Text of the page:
First, we ranked each city in every metric. We then found each city’s average ranking, giving each metric an equal weighting. We used this average ranking to determine a final score. The city with the best average ranking received a score of 100, and the city with the worst average ranking received a score of 0.

Tips for Managing Your Money

  • Seek professional financial advice. Regardless of where you live, if you want to make your money work harder for you, consider finding a financial advisor. Finding a financial advisor doesn’t have to be hard. SmartAsset’s free tool connects you with financial advisors in your area in five minutes. If you’re ready to be matched with local advisors, get started now.
  • Look into the future of your mortgage payments. If you’re considering moving to one of these mid-sized cities, use SmartAsset’s mortgage calculator to see what you’ll be paying each month before your deal is even finalized.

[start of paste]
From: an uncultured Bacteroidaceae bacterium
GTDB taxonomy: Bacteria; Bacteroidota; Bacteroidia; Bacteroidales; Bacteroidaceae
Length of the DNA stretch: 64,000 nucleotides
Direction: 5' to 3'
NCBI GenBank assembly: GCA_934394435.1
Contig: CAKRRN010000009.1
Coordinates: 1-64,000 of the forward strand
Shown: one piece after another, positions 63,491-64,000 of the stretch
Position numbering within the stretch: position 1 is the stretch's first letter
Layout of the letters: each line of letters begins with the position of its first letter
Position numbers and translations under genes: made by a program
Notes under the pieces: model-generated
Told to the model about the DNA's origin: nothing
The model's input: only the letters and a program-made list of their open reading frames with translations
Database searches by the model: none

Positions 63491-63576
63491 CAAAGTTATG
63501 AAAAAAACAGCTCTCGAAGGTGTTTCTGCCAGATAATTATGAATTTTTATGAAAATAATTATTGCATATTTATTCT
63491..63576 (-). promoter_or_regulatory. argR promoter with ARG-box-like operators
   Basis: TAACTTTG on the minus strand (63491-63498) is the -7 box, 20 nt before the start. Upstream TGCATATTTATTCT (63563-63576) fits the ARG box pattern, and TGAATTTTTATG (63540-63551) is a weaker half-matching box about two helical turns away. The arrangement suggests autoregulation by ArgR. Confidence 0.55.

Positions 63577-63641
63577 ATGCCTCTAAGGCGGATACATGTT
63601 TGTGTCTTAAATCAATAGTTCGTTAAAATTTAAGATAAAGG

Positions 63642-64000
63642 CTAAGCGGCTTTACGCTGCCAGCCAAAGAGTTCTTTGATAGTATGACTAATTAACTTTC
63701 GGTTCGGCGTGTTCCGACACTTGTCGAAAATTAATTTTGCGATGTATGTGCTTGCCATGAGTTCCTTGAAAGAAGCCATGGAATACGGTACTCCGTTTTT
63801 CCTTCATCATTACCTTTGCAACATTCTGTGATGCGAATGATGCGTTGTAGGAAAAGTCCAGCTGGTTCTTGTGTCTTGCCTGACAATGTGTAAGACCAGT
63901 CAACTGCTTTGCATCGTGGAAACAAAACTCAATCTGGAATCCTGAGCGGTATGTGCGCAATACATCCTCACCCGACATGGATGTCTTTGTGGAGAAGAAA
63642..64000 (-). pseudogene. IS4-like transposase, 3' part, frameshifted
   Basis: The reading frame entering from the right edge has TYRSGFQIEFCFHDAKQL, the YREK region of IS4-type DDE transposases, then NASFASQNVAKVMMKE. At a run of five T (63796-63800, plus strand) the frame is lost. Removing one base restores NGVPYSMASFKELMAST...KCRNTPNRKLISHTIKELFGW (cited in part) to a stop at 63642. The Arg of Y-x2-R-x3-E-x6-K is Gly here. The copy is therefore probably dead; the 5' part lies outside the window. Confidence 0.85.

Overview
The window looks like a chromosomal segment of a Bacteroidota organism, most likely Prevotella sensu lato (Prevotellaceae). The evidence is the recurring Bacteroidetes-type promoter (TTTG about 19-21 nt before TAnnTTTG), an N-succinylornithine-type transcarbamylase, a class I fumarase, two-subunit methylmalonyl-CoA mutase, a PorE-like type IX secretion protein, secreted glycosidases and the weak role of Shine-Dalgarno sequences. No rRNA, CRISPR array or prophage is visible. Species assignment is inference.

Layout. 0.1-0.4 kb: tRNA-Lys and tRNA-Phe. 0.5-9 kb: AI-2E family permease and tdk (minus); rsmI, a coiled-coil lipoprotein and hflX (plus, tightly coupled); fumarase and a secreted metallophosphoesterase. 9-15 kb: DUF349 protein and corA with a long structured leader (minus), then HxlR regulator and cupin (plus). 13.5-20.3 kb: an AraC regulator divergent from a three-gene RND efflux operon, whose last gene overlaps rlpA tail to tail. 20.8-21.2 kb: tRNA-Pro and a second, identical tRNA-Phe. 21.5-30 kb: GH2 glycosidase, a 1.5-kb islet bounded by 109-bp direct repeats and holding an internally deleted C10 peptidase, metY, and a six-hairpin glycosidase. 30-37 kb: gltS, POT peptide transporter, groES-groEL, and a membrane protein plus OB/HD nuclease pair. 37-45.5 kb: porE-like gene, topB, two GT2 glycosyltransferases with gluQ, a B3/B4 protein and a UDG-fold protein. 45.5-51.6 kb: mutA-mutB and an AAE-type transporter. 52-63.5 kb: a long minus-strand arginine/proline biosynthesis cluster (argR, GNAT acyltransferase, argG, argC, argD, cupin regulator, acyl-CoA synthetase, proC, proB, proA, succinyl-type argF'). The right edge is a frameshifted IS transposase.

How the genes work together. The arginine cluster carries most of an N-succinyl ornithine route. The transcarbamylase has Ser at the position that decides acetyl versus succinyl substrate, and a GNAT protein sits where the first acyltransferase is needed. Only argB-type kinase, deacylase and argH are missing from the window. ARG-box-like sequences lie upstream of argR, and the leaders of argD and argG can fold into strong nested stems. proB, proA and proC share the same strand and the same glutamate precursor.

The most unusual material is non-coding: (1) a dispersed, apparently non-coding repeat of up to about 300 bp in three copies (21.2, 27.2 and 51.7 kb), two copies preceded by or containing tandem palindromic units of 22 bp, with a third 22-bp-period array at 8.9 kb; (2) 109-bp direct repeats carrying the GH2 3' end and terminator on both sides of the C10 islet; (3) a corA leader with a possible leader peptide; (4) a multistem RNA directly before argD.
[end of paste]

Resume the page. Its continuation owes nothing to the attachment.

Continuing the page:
• Take every advantage that helps you save more towards retirement. Some people move to smaller cities to relax after they’ve retired. To make sure you’re able to afford that, start thinking about retirement early, and use a 401(k) or other workplace retirement plan if that is available to you.

Questions about our study? Contact press@smartasset.com.

Photo credit: ©iStock.com/jhorrocks

Ben Geier, CEPF® Ben Geier is an experienced financial writer currently serving as a retirement and investing expert at SmartAsset. His work has appeared on Fortune, Mic.com and CNNMoney. Ben is a graduate of Northwestern University and a part-time student at the City University of New York Graduate Center. He is a member of the Society for Advancing Business Editing and Writing and a Certified Educator in Personal Finance (CEPF®). When he isn’t helping people understand their finances, Ben likes watching hockey, listening to music and experimenting in the kitchen. Originally from Alexandria, VA, he now lives in Brooklyn with his wife.